ALANNA's TIPS For 7 cups cauliflower florets, start with about a two-pound head of cauliflower. The cake does deflate a bit as it cools but keeps a nice impressive height, perfect for a buffet table. The inspiring recipe called for red onion and used curves of uncooked red onion to grace the top. On mine, I used a mix of the bright peppers and chive but later wished I'd taken advantage of the beauty of sliced cauliflower. Be creative! The recipe also called for sautéing the onion with a sprig of fresh rosemary and added fresh basil to the batter. With such a late spring, our summer herbs aren't even in pots yet – except chive, which wintered over, so chives it would be. Chives were perfect. Extra-observant readers will note that the ingredient list includes turmeric but the pictures don't show its characteristic saffron color. For good reason: I forgot it! Is it optional? Probably, though the color would be extra-pretty.
Kitchen Parade is written by second-generation food columnist Alanna Kellogg and features fresh, seasonal dishes for every-day healthful eating and occasional indulgences. Do you have a favorite recipe that other Kitchen Parade readers might like? Just send me a quick e-mail via How to print a Kitchen Parade recipe. Never miss a recipe! If you like this recipe, sign up for a free e-mail subscription. If you like Kitchen Parade, you're sure to like my food blog about vegetable recipes, too, A Veggie Venture. Follow Kitchen Parade on Facebook!


Hands-on time: 1 hour
Time to table: 2 hours but best when left to rest at least 6 hours
Makes 1 large cake, serving 16
  • Butter, for greasing
  • 2 tablespoons sesame seeds, optional but a nice finishing touch, white and black are dramatic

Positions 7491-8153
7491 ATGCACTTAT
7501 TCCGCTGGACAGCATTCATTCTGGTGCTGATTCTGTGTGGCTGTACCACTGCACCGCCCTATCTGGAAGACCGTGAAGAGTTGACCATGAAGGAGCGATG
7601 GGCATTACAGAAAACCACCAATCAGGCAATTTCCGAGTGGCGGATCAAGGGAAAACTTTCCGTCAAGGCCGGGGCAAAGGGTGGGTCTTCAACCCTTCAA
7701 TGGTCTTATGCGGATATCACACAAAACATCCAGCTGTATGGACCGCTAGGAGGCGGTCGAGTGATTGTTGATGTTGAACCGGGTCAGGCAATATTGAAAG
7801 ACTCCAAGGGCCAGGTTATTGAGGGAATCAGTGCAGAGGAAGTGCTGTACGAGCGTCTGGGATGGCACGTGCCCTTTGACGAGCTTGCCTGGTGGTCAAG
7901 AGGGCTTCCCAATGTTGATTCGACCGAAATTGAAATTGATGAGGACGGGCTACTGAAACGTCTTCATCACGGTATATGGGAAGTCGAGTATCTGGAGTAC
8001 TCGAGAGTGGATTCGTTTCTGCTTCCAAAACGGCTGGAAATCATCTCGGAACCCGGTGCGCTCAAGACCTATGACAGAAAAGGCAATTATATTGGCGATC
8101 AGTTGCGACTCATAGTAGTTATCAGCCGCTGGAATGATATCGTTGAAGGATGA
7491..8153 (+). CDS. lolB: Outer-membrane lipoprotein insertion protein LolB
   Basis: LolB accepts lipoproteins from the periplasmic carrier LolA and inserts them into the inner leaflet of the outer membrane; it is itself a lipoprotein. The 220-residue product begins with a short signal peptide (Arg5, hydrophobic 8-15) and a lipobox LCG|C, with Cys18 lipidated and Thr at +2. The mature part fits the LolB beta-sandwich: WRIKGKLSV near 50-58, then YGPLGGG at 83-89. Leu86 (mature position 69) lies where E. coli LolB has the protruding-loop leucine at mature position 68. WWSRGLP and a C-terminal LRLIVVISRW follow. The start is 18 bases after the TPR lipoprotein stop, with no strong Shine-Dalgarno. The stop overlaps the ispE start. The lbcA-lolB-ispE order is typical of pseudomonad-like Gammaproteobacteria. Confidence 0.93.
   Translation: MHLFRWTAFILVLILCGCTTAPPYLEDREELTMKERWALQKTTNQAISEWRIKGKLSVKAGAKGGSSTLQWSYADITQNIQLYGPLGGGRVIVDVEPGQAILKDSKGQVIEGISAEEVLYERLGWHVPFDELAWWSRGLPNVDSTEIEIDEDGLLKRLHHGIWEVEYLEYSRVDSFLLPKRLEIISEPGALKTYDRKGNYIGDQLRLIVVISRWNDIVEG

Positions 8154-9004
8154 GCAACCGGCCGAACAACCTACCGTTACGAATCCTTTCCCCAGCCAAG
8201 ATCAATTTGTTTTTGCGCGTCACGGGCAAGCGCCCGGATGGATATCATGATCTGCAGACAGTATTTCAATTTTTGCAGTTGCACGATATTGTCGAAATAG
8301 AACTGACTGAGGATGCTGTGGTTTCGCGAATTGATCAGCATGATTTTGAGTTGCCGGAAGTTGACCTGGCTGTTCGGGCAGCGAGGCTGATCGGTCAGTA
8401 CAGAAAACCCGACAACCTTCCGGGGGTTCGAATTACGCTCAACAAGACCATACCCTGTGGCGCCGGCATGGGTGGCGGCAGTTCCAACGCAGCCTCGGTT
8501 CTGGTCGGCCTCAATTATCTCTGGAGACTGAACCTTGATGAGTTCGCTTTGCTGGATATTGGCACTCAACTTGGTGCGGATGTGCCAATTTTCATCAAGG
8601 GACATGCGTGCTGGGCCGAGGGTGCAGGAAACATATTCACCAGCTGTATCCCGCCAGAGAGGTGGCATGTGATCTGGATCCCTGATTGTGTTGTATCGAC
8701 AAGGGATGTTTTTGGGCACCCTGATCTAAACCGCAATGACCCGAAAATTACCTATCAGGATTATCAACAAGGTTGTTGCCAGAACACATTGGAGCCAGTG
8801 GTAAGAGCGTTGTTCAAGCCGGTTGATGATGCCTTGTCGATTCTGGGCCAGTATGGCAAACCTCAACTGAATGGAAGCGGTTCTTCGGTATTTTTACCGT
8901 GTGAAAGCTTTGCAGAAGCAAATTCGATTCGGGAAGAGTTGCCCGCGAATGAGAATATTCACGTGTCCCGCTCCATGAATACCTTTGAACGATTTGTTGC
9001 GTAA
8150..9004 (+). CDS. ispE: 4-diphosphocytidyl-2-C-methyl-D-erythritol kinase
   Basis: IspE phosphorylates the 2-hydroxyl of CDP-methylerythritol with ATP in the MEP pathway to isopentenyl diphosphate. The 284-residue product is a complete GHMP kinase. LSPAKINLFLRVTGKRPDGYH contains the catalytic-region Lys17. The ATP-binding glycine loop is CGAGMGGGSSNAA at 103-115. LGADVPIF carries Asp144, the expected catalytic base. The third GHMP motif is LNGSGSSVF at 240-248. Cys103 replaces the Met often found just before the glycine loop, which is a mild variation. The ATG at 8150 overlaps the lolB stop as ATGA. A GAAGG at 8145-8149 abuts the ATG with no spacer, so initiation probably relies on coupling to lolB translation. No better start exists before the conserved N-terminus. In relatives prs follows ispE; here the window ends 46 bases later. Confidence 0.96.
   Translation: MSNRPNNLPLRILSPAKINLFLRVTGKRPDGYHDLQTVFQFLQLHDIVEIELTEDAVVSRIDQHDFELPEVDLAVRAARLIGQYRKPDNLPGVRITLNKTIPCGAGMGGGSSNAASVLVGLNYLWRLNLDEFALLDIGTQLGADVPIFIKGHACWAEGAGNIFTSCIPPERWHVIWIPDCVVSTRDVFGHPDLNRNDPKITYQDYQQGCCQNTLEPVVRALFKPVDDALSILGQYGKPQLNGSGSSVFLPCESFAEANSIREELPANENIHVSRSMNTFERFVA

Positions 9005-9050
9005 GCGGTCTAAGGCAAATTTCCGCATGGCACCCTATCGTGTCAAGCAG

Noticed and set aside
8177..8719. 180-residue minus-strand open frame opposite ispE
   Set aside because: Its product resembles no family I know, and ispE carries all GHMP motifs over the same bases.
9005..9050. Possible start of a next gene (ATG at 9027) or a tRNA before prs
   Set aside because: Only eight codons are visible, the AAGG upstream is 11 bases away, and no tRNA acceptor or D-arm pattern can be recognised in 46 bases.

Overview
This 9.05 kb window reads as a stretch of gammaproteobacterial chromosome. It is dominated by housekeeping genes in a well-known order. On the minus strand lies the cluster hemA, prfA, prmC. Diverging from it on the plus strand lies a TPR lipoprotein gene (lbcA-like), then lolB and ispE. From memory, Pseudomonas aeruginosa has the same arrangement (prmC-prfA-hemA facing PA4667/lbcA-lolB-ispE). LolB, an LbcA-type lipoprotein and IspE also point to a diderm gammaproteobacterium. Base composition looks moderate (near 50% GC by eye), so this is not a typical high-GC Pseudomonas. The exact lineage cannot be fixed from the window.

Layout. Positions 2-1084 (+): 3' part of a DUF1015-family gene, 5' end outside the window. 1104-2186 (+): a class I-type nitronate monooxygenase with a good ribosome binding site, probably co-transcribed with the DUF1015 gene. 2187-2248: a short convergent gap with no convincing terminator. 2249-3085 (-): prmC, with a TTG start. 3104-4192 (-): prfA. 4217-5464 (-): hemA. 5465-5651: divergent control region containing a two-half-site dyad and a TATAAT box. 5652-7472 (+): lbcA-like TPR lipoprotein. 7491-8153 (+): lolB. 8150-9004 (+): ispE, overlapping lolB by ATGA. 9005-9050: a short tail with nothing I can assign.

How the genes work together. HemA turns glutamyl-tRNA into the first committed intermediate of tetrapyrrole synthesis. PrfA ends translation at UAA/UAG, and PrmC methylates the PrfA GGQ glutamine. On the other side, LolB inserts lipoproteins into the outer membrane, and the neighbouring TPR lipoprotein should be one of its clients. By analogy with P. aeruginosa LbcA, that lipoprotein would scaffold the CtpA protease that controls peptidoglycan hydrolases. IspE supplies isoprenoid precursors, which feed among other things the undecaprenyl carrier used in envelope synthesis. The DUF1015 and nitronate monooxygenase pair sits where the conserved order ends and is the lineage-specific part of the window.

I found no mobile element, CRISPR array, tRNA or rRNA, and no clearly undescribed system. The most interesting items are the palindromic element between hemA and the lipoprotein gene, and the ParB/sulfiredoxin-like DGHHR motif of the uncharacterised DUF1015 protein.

• Well-salted water
  • 7 cups small cauliflower florets (about 21oz/600g)
  • 1/4 cup olive oil
  • 1 large onion, chopped
  • 4 sweet mini peppers, sliced thin
  • 8 large eggs, whisked
  • 1/4 cup chopped chive
  • Cooked, cooled onion
  • 2 cups (250g) grated parmesan cheese
  • 1-1/2 cups flour, fluffed to aerate before measuring or 180g
  • 2-1/2 teaspoons baking powder
  • 1/2 teaspoon ground turmeric
  • 1 teaspoon kosher salt
  • 1/2 teaspoon freshly ground black pepper
  • Cooked, drained cauliflower
  • Cooked pepper rings
  • Fresh chives

Set oven to 350F. Butter the bottom of a 10-inch/25cm springform pan, cover with a circle of parchment and butter the parchment. Butter the sides of the pan, press sesame seeds to the sides. Refrigerate to keep the sesame seeds attached to the sides.

CAULIFLOWER Bring a large pot of well-salted water to a boil, drop in cauliflower and let cook until quite soft but not mushy, about 15 minutes. Drain well in a colander.

ONIONS & PEPPERS In a skillet, heat oil until shimmery, add onions and peppers and let gently cook, stirring occasionally, until onions are cooked but not turning color. Lift out the pepper rings and set aside. Let onions cool.